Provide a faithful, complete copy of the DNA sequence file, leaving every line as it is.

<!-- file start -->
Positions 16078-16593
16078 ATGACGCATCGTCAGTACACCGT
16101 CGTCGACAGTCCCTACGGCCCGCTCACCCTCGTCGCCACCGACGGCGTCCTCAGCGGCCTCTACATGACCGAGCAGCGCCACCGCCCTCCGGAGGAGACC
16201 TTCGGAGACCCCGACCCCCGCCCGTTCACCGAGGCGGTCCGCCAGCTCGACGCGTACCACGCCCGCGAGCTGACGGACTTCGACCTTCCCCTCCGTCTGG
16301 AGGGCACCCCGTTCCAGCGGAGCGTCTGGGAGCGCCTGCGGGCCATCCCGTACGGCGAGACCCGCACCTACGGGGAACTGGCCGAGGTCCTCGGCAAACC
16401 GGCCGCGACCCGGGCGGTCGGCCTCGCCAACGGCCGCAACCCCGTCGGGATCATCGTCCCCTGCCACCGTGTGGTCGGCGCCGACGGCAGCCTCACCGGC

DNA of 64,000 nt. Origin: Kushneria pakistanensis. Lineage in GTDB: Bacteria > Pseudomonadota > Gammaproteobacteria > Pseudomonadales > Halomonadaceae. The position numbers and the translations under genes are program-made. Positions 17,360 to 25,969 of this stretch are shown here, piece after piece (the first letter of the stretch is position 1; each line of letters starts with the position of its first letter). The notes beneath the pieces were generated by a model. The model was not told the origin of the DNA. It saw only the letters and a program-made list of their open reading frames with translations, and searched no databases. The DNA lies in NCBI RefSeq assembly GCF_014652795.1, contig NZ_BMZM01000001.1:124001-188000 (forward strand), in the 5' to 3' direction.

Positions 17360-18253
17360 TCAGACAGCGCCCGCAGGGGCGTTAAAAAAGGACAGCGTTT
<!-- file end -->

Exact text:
Positions 16078-16593
16078 ATGACGCATCGTCAGTACACCGT
16101 CGTCGACAGTCCCTACGGCCCGCTCACCCTCGTCGCCACCGACGGCGTCCTCAGCGGCCTCTACATGACCGAGCAGCGCCACCGCCCTCCGGAGGAGACC
16201 TTCGGAGACCCCGACCCCCGCCCGTTCACCGAGGCGGTCCGCCAGCTCGACGCGTACCACGCCCGCGAGCTGACGGACTTCGACCTTCCCCTCCGTCTGG
16301 AGGGCACCCCGTTCCAGCGGAGCGTCTGGGAGCGCCTGCGGGCCATCCCGTACGGCGAGACCCGCACCTACGGGGAACTGGCCGAGGTCCTCGGCAAACC
16401 GGCCGCGACCCGGGCGGTCGGCCTCGCCAACGGCCGCAACCCCGTCGGGATCATCGTCCCCTGCCACCGTGTGGTCGGCGCCGACGGCAGCCTCACCGGC

DNA of 64,000 nt. Origin: Kushneria pakistanensis. Lineage in GTDB: Bacteria > Pseudomonadota > Gammaproteobacteria > Pseudomonadales > Halomonadaceae. The position numbers and the translations under genes are program-made. Positions 17,360 to 25,969 of this stretch are shown here, piece after piece (the first letter of the stretch is position 1; each line of letters starts with the position of its first letter). The notes beneath the pieces were generated by a model. The model was not told the origin of the DNA. It saw only the letters and a program-made list of their open reading frames with translations, and searched no databases. The DNA lies in NCBI RefSeq assembly GCF_014652795.1, contig NZ_BMZM01000001.1:124001-188000 (forward strand), in the 5' to 3' direction.

Positions 17360-18253
17360 TCAGACAGCGCCCGCAGGGGCGTTAAAAAAGGACAGCGTTT